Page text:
Sarsfields’ Ray Cahill holds off Celbridge’s David Byrne during the club’s Championship meeting in the 2018 group stages
Photo: Sean Brilly

On the other side of the draw, you could say that Athy have shown the best form of any side in this year’s Championship. They beat Sarsfields in the first round, won all three of their group games and then saw off a Johnstownbridge side in the quarter-final who were turning in their best display of the year. Athy scored 21 points during that game, in miserable weather conditions, and they will again look to their attack to lead them to victory. Niall Kelly has looked back to his best in recent games, Liam McGovern and James Eaton have been consistent as ever and Cian Reynolds and Danny O’Keefe have managed a better run of games this season than for many a year. In midfield, Vinnie Walsh has the kind of selection problems that every manager dreams of. Kevin Feely has been carrying a knock and has minded through the group stages but the three week break between games will do him the world of good and Walsh must decide then if Paschal Connell, Mick Foley or David McGovern will partner him. Feely also caused Moorefield a lot of problems when deployed at full forward during last year’s final and that is an option for Walsh too. Cathal McCarron and the return of James Roycroft in goal have helped steady things at the back and it really is hard to pick a weakness in their team. If they can get past Moorefield then Athy are likely to start the final as final as favourites no matter who comes through on other side.

Former Tyrone star Cathal McCarron has helped shore up the Athy defence
Photo: Sean Brilly

But getting over three in a row chasing Moorefield is no easy task – even if their form has been a bit more sketchy than the other three remaining teams. They were beaten by Sarsfields in the group stages and were flattered by the eight point winning margin over Two Mile House, while two late goals put a gloss on the win over Eadestown. Then, they were given the fright of their lives by Clane in the quarter-final play off. At seven points down in the first half, Moorefield genuinely looked in danger of bowing out of the competition but it was a moment of weakness that showed their greatest strength. Even when on their knees, it’s hard to land a blow to completely knock them out. There are times when other teams appear slicker in attack, stronger in defence but Moorefield know how to do the most important thing better than anybody else – and that is win football matches. There is also the feeling that Moorefield were never targetting to be at their best in August or September. Nobody in Moorefield would ever be so cocky to look past their next game or get too far ahead of themselves but there is the feeling that they have been looking at the long game and after getting a taste of Leinster success in 2017 are hoping to have a season beyond the Kildare Championship. It would be no surprise to see them turn in their best display of the season against Athy. Eanna O’Connor is another player who has been carrying an injury through the Championship so far this season and he will be a key figure for Moorefield if they can get him onto the pitch.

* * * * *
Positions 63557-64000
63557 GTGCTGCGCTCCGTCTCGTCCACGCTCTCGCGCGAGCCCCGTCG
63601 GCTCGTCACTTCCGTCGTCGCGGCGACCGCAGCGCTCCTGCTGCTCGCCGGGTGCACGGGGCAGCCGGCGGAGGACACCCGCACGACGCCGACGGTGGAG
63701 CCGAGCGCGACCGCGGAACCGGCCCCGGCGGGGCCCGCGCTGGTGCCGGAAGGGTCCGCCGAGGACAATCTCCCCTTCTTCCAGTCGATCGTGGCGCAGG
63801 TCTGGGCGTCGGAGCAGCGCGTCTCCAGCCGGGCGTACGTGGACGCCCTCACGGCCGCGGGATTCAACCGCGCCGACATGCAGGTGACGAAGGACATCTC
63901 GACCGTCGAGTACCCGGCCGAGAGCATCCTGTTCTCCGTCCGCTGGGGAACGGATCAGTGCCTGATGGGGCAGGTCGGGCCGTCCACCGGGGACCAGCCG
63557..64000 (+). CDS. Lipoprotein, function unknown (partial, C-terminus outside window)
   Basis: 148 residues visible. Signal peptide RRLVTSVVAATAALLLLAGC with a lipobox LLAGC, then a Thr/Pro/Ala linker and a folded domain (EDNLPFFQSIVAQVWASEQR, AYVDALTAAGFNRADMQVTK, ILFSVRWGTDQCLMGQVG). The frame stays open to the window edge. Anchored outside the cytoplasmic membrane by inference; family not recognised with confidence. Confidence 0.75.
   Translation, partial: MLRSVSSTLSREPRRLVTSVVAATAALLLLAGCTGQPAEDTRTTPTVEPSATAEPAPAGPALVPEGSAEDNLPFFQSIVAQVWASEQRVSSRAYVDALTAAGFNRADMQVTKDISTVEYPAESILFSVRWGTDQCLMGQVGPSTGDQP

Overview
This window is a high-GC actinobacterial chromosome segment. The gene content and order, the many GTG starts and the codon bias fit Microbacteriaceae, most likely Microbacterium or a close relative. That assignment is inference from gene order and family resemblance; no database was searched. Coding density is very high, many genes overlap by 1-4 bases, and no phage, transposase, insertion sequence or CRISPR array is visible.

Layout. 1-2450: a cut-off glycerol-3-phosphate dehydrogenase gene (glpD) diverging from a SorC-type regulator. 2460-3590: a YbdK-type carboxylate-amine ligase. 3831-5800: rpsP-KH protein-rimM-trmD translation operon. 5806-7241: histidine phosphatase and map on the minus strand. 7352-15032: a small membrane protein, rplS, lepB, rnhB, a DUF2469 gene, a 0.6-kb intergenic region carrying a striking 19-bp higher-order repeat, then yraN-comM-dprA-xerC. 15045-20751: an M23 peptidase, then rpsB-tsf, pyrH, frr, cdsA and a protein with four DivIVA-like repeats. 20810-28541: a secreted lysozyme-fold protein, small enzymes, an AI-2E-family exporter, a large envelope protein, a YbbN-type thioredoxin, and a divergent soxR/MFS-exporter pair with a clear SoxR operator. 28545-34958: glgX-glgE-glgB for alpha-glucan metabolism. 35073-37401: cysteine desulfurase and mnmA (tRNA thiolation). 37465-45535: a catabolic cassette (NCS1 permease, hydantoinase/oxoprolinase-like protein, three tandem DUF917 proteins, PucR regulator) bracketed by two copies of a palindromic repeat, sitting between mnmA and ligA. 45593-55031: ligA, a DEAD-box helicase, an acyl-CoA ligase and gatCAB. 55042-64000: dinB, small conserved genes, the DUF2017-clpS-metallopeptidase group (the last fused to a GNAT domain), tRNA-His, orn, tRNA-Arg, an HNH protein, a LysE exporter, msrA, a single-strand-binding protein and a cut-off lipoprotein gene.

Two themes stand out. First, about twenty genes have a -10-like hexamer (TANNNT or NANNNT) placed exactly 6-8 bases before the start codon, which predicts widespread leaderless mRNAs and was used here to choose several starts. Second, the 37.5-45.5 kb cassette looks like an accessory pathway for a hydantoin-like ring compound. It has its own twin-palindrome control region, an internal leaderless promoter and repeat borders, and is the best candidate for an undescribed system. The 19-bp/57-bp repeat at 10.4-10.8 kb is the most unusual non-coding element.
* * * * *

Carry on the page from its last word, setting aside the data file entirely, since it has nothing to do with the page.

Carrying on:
Moorefield supporters will be hoping that Eanna O’Connor is fully fit for the semi-final against Athy
Photo: ©INPHO/Bryan Keane

So there, you have it. Two cracking games featuring the best of Kildare, and no doubt new Kildare manager Jack O’Connor will paying close attention. Who you think will come through the semi-finals to reach this year’s final depends on your point of view. Going on this season’s form, it could easily be a Celbridge v Athy final but history suggests an eighth Newbridge derby since 2001 on finals day. All in all, Saturday is sure to be a day not to be missed at St Conleths Park.

Saturday 5 October

Sarsfields v Celbridge (2pm).

Moorefield v Athy (3.45pm).